Bolton Hill Notes

Limited seating for program on bird-friendly gardening

On Thursday, October 19th at 7:00 pm, the Bolton Hill Garden Club will host an Audubon Society program on Habitat Gardening for Birds at Memorial Episcopal Church, Farnham Hall, 1407 Bolton Street. Learn how to garden for a more bird-friendly habitat. The program is free and open to all. Erin Reed-Miller, senior coordinator of bird-friendly communities with the Audubon Society’s Mid-Atlantic Baltimore Program will be the presenter. The evening will begin at with light refreshments followed by the program at 7:30 pm. Seating is limited. Please RSVP to by Tuesday, Oct. 17.

Still time to learn the facts about cannabis

Curious about Cannabis? That’s the topic for the BHCA Gray Panthers public salon coming up quickly on Wednesday., Oct. 25 from 6 to 8 p.m. at the Community Room at Linden Park Senior Apartments. Admission is free but RSVP by email at for an idea of the number of expected attendees. You don’t have to be a user or even approve of cannabis to participate.

The speaker is a member of the medical faculty at JHU School of Medicine, Dr. Dan Morhaim, who advised members of the Maryland General Assembly as they reshaped state laws governing the growing, sale and possession of marijuana for medical or recreational purposes. Dr. Morhaim was a member of the legislative body for 24 years. He also has written a book on the end of life, Preparing for a Better End: Expert Lessons on Death and Dying. Copies will be on sale for a $20 cash contribution.

Dr. Thomas Edmondson, a Bolton Hill resident and founding member of BHCA Gray Panthers, will introduce Dr. Morhaim.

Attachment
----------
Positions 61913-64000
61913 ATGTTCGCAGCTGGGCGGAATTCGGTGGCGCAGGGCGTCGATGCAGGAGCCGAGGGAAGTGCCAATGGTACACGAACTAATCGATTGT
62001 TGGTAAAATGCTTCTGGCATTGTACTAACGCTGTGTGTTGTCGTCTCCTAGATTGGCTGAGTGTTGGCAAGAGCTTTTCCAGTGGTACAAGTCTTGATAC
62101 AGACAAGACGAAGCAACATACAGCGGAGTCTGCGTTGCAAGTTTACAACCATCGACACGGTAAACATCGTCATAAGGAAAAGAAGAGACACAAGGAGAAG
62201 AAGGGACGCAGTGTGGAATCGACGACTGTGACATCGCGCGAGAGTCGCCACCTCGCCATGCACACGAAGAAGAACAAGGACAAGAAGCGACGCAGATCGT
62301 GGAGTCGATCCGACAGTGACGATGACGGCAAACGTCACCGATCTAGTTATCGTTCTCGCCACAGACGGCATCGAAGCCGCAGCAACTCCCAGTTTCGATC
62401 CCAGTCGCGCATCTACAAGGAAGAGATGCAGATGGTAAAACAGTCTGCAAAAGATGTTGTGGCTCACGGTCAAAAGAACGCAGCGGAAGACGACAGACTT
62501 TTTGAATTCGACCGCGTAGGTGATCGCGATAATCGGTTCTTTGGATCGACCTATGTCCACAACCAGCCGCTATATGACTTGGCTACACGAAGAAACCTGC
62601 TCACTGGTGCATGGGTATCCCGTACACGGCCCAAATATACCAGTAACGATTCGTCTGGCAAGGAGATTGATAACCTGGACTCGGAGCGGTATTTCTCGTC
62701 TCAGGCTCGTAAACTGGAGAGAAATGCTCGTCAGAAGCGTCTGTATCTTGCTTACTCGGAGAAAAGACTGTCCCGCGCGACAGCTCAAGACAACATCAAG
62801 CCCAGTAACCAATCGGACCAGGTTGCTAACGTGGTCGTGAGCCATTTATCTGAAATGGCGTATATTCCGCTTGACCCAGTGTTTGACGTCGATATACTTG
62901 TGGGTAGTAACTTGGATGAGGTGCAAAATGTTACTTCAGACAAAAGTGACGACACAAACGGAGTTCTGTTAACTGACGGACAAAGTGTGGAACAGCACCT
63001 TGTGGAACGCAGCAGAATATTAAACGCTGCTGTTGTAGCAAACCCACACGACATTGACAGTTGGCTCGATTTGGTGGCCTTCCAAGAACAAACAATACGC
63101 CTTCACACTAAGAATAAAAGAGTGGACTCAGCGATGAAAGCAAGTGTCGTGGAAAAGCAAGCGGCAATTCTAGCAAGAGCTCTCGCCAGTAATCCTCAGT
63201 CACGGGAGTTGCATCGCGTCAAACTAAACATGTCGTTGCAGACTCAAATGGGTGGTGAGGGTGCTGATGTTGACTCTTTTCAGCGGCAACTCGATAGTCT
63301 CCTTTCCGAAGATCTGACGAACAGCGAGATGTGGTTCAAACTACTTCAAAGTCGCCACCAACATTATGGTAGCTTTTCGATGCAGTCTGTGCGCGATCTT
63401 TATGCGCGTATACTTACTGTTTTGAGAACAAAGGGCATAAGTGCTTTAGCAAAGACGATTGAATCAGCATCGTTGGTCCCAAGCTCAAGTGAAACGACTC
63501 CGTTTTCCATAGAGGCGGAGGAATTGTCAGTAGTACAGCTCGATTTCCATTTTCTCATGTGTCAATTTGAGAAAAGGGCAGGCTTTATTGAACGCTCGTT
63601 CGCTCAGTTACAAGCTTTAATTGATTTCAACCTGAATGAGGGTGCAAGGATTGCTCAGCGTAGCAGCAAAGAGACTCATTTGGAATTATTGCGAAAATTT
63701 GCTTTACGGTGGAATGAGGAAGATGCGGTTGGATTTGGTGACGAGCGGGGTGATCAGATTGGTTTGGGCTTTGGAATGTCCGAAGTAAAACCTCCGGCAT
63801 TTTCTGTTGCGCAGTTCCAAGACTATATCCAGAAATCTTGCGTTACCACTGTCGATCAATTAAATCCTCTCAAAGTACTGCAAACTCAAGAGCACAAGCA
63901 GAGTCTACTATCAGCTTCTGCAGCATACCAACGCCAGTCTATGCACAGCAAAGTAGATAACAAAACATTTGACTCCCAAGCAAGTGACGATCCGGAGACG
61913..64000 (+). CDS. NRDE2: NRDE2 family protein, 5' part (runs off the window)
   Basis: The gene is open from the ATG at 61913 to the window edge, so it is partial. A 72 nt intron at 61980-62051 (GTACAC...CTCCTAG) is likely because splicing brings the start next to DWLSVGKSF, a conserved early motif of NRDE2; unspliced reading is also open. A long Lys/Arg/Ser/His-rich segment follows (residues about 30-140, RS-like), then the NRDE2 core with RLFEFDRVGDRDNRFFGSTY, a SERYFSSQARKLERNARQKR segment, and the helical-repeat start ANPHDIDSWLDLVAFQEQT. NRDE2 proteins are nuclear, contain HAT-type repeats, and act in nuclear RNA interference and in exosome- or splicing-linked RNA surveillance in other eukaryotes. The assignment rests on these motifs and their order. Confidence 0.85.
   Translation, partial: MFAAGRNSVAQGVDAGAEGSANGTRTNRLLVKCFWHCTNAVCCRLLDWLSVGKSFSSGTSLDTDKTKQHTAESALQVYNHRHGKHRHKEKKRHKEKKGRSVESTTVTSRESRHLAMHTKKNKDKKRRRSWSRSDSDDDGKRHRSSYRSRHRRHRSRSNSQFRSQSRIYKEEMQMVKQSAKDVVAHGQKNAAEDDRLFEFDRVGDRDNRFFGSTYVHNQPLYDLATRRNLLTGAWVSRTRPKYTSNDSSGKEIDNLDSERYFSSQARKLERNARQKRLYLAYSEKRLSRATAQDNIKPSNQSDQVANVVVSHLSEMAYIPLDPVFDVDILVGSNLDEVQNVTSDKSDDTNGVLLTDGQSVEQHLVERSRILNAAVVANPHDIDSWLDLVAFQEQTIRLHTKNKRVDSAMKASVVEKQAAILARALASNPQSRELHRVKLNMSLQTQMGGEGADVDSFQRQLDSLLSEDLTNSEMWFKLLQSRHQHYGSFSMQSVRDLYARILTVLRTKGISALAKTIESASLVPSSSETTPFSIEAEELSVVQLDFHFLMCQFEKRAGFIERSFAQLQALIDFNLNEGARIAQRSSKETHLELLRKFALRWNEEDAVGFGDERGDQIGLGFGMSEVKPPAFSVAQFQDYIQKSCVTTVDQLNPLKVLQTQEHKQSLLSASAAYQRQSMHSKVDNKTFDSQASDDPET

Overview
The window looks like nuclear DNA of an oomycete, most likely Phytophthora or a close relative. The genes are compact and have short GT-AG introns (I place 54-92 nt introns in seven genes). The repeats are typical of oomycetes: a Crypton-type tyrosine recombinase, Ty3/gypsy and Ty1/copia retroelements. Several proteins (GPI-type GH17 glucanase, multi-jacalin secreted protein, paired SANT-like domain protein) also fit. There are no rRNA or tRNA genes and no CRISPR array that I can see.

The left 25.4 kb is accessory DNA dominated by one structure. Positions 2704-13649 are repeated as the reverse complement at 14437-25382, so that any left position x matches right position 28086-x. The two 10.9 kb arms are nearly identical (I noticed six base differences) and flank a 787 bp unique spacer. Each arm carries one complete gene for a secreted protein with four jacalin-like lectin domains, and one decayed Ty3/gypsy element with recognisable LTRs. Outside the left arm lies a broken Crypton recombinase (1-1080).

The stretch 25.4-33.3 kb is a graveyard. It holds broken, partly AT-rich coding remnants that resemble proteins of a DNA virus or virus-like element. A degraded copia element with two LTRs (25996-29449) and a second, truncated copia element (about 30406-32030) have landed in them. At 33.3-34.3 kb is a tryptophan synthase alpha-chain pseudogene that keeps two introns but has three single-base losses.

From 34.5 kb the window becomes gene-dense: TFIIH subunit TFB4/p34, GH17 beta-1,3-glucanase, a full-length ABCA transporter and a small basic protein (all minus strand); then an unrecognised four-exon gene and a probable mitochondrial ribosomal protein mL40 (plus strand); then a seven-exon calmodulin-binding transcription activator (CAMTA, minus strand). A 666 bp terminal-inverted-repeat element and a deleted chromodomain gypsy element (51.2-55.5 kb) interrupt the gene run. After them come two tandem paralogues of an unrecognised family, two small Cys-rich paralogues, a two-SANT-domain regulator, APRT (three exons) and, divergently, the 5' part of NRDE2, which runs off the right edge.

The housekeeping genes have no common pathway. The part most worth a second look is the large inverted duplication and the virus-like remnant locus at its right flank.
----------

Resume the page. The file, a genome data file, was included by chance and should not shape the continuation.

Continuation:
Sheng Zhen Meditation moving to Brown Memorial, with new dates

Sheng Zhen Meditation classes formerly held in Rutter’s Mill Park are moving indoors to Brown Memorial Church’s Assembly Room on new days: Mondays and Wednesdays from 5-6 pm. (Please enter through the courtyard to the left of the main front door on Park Avenue.) Going forward the class will have two teachers, Donna Blackwell and Peter Van Buren. Classes are free. More information here.

DPW wants you to recycle your castaway clothing

The city has started a modest recycling program aimed at extending the life of clothes and fabrics and keeping them out of the landfill. City residents can bring used clothing and other textiles to any of DPW’s five residential drop-off centers.

They will accept clothes, shoes, sheets, towels and other household fabric items. The items placed in the blue bins there can be stained, worn out, ripped, missing buttons, or have broken zippers. All items must be dry. The nearest drop-off center for recycling is the Northwest Residential Drop-off Center, 2840 Sisson Street, open Monday to Friday from 9 a.m. to 5 p.m.

What do you want to see in the Pennsylvania Avenue Sanaa Center?

The Black Arts District and Intersection of Change have partnered to create a new multi-million-dollar arts, culture and community campus known as the Sanaa Center, a two-part development project, which includes the expansion of the existing Harris-Marcus Center and the ground-up development of a new art center.

It will create a block of arts and cultural institutions in the 1900 block of Pennsylvania Avenue as part of the Black Arts District envisioned there. Proponents say Sanaa Center will attract more people and investment to the area, serve as a local economic and cultural engine that will empower Black creatives, strengthen the Historic Pennsylvania Avenue business corridor, and bolster the arts ecosystem in and around Baltimore.

They hope to complete the project by the end of 2024 and are seeking $2 million in state-appropriated funds and private donations. Community suggestions and comments are invited. More information here.

About the Bulletin. . . .

The Bulletin is published 10 times a year. It is designed by Elizabeth Peters. We invite others to help write, edit, provide photos or work on the business side. Send suggestions and comments to Thanks to Lynn Cripps, Kevin Cross, Drew Dupuy, Gayle Guilford, Paula Jackson, David Nyweide, Joyce Olliner, Jim Prost, Amy Sheridan,  Linda Stirling, Lee Tawney and Peter Van Buren, among others, for helping with this issue. Errors and omissions are the responsibility of the editor, Bill Hamilton.